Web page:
Cham­pion of hard work

Man­ager fo­cuses on clear goals

Central and North Rural Weekly - - STATION LIFE - AN­DREA DAVY An­drea.davy@ru­ral­ WAITE PHOTO: RICHARD

WITHIN two years Dave Young ticked off a string of mile­stones – he be­came sta­tion man­ager, ob­tained his he­li­copter li­cence, mar­ried his wife and be­came a father.

Al­though it sounds like suc­cess came quickly, he’ll tell you it has taken his whole life.

In fact, his ad­vice to any­one keen on ca­reer in the beef in­dus­try is to not “ex­pect it to hap­pen overnight”.

Mr Young started off work­ing along­side his fam­ily on Chatsworth Sta­tion, near Clon­curry in north­west Queens­land.

He joined the Con­sol­i­dated Pas­toral Com­pany (CPC) in 2008 on Man­bul­loo Sta­tion, had a stint away work­ing in the Gulf coun­try, then slowly climbed the ranks from ringer to lead­ing hand, to head stock­man and then to over­seer.

In 2017 he be­came the man­ager on Newry Sta­tion.

This week, Dave caught up with the Ru­ral Weekly to talk about what life is like on Newry, a cat­tle prop­erty 20km east of the West Aus­tralian bor­der in the North­ern Ter­ri­tory and 70km out­side of Ku­nunurra.

In a good year, Newry can run more than 20,500 head across its 246,700ha. It has a mix of black soil and stoney-ridge coun­try, run­ning mostly brah­mans.

“We are ba­si­cally just breed­ing factory,” Mr Young said.

“Our job is to pro­duce as many ki­los on the ground, and as many calves on the ground as we can.”

My Young runs the prop­erty along­side his wife Eloise and eight-month-old daugh­ter Lacey.

There are seven peo­ple work­ing in the stock camp, a bore run­ner and an ad­min­is­tra­tion as­sis­tant, who dou­bles as the sta­tion gar­dener and an­i­mal carer.

Like the ad­min as­sis­tant’s work­load, Mr Young de­scribed his role as be­ing var­ied and a con­stant “jug­gle”.

“Each year there is a lot to try and achieve and a lot to or­gan­ise. It’s a job that keeps you on your toes and keeps your mind mov­ing,” he said.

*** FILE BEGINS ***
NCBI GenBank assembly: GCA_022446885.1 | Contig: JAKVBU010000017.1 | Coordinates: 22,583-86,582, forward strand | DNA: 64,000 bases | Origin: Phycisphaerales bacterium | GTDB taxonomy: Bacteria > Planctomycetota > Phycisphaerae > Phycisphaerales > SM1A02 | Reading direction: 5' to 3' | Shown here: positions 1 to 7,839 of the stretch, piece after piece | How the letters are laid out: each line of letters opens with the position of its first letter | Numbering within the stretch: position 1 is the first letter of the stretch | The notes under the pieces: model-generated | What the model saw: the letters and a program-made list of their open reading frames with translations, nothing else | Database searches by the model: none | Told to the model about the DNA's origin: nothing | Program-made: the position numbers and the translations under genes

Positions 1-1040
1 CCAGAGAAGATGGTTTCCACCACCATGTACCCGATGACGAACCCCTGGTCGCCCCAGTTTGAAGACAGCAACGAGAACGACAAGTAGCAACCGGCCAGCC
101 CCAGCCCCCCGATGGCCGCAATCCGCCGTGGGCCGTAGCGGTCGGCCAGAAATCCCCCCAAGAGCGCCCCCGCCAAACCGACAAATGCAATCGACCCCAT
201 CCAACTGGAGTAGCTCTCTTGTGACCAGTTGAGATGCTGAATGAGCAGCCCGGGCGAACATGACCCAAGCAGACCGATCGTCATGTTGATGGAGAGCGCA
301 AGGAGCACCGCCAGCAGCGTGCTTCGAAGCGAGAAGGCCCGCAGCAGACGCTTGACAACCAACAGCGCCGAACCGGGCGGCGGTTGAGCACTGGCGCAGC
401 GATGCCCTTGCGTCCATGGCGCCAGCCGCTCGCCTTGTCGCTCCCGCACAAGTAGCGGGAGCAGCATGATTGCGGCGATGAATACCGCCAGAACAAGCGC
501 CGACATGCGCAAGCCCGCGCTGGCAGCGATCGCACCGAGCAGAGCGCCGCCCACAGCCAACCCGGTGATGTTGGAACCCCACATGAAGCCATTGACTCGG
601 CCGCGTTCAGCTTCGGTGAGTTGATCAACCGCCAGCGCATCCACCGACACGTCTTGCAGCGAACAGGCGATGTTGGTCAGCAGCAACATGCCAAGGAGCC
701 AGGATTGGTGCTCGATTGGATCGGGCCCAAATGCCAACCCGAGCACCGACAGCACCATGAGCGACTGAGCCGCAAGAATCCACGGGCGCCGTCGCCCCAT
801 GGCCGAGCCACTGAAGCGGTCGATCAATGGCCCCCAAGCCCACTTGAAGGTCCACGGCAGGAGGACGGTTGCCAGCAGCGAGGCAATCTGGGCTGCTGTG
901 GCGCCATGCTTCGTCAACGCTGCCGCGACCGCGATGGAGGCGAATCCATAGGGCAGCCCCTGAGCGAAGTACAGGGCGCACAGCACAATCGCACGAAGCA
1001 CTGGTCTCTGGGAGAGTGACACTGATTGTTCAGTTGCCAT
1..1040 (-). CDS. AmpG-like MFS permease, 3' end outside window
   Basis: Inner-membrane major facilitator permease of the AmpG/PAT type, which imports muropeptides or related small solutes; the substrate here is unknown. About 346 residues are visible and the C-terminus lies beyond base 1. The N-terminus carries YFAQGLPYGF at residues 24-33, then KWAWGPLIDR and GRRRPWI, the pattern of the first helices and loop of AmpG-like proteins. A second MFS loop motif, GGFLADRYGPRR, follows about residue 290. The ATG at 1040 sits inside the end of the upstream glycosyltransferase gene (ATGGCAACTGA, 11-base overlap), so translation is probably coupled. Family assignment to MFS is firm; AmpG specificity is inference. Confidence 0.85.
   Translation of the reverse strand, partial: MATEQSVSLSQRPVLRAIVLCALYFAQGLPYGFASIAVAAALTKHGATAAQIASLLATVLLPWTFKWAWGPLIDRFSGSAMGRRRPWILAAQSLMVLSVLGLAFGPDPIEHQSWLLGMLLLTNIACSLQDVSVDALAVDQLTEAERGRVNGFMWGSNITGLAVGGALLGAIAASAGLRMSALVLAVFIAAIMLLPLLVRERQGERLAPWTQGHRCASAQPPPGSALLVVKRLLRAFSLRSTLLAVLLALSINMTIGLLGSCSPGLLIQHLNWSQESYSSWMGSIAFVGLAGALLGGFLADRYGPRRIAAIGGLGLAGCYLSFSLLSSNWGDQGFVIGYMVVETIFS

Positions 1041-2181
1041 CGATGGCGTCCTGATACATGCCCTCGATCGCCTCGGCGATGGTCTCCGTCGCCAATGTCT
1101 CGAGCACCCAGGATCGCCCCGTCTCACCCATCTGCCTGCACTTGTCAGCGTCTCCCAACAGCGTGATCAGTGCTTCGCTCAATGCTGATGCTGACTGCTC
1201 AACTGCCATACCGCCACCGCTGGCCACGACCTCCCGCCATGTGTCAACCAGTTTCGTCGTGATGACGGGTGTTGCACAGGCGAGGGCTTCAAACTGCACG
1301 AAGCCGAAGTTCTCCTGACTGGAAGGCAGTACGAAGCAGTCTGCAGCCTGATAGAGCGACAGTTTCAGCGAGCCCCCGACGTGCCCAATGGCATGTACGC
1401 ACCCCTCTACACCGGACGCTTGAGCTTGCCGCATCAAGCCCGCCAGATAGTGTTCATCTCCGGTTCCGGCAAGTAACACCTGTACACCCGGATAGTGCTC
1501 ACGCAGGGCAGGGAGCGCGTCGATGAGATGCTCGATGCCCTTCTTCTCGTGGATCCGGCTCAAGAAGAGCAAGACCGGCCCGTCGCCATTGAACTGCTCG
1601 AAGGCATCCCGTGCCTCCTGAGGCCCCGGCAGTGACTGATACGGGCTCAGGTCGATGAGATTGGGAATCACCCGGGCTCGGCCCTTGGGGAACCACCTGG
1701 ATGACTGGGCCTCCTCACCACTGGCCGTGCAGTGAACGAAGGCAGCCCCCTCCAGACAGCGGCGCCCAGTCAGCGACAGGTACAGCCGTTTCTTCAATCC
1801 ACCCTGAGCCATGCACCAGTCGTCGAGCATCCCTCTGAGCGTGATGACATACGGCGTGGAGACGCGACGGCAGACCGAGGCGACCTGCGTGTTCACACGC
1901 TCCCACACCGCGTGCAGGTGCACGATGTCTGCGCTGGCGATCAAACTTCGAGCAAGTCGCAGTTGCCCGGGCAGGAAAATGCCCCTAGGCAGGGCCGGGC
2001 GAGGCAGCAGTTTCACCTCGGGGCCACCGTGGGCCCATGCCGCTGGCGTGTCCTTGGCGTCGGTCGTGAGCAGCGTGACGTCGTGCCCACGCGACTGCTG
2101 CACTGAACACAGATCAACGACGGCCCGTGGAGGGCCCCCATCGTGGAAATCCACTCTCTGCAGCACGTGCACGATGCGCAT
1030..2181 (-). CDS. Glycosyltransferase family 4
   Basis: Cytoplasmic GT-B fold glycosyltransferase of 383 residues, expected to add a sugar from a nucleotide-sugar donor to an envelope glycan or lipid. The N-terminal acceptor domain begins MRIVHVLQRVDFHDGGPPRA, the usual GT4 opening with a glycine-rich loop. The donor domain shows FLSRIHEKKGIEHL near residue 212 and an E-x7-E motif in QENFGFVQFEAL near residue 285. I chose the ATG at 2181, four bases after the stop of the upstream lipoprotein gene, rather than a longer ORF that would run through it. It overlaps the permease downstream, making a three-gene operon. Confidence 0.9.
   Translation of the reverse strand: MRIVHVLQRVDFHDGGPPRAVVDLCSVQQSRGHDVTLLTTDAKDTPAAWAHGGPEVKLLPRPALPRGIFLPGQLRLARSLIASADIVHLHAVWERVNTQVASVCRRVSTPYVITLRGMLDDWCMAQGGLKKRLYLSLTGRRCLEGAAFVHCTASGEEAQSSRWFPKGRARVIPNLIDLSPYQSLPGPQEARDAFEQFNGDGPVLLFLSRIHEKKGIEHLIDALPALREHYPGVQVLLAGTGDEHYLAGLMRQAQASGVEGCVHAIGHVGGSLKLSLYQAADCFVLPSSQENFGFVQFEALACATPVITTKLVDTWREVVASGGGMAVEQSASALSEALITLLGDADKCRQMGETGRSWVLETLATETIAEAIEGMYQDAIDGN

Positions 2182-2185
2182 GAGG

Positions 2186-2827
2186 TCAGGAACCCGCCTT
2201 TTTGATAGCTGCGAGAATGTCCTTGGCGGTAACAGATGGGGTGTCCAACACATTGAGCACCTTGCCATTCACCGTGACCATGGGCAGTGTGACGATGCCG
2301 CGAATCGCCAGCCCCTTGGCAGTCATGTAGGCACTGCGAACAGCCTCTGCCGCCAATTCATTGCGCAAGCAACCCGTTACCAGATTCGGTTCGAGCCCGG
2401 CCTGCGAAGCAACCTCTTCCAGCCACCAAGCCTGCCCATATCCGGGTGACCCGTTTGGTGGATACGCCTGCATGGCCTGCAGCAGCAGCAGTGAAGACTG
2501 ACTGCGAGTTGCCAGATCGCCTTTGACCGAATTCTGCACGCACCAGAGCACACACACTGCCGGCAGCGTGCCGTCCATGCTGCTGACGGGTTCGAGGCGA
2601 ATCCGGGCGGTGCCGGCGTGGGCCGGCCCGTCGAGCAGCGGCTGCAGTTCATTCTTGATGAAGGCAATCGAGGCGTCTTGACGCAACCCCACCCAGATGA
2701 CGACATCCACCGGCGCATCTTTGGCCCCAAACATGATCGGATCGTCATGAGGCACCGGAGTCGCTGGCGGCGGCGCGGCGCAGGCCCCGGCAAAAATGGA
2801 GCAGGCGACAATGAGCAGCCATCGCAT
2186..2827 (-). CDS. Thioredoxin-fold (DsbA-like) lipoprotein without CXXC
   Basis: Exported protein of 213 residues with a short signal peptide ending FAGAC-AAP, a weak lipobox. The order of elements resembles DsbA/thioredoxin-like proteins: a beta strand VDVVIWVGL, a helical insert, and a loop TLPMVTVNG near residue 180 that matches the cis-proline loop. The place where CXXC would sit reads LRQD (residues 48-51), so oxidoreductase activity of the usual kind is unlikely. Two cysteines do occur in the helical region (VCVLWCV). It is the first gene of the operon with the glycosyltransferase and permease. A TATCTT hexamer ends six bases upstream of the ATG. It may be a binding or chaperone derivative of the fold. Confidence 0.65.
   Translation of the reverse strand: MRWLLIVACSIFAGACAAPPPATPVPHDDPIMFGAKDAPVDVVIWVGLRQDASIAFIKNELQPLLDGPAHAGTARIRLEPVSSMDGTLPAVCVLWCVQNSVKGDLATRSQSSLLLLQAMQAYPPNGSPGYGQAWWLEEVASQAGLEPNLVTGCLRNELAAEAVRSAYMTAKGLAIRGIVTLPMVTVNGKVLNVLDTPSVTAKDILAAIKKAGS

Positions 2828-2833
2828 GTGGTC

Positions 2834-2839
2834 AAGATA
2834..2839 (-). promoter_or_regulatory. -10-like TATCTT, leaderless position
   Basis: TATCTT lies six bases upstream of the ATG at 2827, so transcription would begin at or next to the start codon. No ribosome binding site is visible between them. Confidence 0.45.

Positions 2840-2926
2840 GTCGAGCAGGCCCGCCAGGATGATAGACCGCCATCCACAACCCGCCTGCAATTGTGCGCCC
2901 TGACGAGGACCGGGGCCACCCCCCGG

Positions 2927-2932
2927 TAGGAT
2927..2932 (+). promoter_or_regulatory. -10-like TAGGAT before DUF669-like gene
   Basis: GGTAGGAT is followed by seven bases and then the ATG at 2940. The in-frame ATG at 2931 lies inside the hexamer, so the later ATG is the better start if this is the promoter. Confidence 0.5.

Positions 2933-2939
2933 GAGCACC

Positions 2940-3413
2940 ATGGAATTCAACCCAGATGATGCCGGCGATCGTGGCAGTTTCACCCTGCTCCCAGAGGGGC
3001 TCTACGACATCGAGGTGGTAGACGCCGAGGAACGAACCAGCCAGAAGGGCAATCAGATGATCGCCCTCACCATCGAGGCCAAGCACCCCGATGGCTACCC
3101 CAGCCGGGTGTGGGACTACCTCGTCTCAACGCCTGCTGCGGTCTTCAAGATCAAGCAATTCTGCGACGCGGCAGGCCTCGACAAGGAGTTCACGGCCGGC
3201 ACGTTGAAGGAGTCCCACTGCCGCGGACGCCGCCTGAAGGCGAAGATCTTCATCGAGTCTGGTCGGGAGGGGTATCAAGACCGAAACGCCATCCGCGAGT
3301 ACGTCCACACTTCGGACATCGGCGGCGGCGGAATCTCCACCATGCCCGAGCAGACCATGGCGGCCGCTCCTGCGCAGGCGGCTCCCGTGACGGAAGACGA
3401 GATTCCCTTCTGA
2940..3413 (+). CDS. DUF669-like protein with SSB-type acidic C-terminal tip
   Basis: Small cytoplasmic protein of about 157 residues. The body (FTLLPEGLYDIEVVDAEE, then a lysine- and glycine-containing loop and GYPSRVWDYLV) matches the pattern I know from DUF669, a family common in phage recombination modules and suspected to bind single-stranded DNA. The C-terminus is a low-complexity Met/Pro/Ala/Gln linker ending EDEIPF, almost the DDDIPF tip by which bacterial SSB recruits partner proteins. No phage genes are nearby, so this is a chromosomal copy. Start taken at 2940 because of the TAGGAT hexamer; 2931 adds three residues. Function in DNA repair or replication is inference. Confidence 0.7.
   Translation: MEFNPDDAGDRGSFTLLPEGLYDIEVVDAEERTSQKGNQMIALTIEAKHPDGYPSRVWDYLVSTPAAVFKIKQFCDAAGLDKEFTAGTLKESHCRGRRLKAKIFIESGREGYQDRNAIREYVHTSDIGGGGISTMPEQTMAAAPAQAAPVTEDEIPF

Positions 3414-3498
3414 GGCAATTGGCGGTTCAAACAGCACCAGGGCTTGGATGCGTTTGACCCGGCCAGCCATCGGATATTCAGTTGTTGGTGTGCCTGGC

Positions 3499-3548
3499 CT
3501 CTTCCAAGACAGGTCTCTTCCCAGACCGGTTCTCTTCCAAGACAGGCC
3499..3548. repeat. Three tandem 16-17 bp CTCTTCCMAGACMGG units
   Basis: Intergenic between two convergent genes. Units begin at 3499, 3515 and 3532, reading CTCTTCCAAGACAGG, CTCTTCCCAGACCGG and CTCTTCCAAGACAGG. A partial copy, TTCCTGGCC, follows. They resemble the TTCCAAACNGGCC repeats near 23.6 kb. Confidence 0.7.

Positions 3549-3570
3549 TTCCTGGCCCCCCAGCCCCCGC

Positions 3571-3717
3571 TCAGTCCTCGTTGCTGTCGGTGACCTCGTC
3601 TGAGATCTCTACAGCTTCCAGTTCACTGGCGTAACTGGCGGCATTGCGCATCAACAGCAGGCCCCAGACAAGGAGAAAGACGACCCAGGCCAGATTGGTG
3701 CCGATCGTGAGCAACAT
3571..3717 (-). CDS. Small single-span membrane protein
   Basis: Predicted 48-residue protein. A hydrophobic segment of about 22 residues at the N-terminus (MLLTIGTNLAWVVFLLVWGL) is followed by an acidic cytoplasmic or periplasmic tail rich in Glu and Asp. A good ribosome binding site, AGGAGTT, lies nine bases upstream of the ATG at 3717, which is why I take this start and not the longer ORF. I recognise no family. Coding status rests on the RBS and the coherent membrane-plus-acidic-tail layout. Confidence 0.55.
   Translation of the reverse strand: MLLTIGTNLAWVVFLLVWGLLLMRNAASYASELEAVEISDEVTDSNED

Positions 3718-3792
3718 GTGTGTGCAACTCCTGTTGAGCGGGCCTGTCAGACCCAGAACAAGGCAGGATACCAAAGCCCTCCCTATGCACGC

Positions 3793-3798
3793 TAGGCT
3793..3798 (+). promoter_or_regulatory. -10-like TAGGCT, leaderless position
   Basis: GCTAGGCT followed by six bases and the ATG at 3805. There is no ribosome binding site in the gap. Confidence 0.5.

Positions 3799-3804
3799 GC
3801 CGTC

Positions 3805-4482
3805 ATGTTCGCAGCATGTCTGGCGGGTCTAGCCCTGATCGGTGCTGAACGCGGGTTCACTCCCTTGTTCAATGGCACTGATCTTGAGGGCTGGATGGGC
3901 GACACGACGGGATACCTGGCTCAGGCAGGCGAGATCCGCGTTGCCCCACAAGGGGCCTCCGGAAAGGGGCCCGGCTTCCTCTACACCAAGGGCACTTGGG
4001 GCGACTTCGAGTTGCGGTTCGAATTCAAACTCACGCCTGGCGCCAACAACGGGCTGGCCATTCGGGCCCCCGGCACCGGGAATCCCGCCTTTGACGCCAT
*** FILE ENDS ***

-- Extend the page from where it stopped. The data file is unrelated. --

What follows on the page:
Newry sends its steers to Ar­gyle Downs to grow out, which is an­other CPC sta­tion bor­der­ing the prop­erty’s south­ern side.

It hasn’t been the best of sea­sons this year, but Mr Young said hope­fully some early wet-sea­son storms would of­fer some re­lief.

“We are just a lit­tle bit dry at the mo­ment and are feel­ing the pinch in the back end of the sea­son,” he said.

“We are in the build-up sea­son at the mo­ment so it’s fairly or­di­nary out­side, it’s hot and hu­mid but that should break shortly and we will start to get some storms rolling through.”

Be­fore chat­ting to the Ru­ral Weekly, Mr Young spent most of the pre­vi­ous evening fight­ing fires.

In a ca­sual tone he shrugged off the blazes as noth­ing more than “a cou­ple of early light­ning strikes rais­ing a bit of havoc”.

“It’s sea­sonal here. Some years we will have a good run, and only have one or two fires,” he said.

“This is more just this back end of the sea­son. There is a lot of dry grass and the winds are chop­ping and chang­ing, so it’s ideal con­di­tions for bush­fires.”

Mr Young de­scribed the team on Newry as a “great bunch of peo­ple”.

He said with more women en­ter­ing the in­dus­try it wasn’t too much trou­ble get­ting the staff he needed for the sea­son.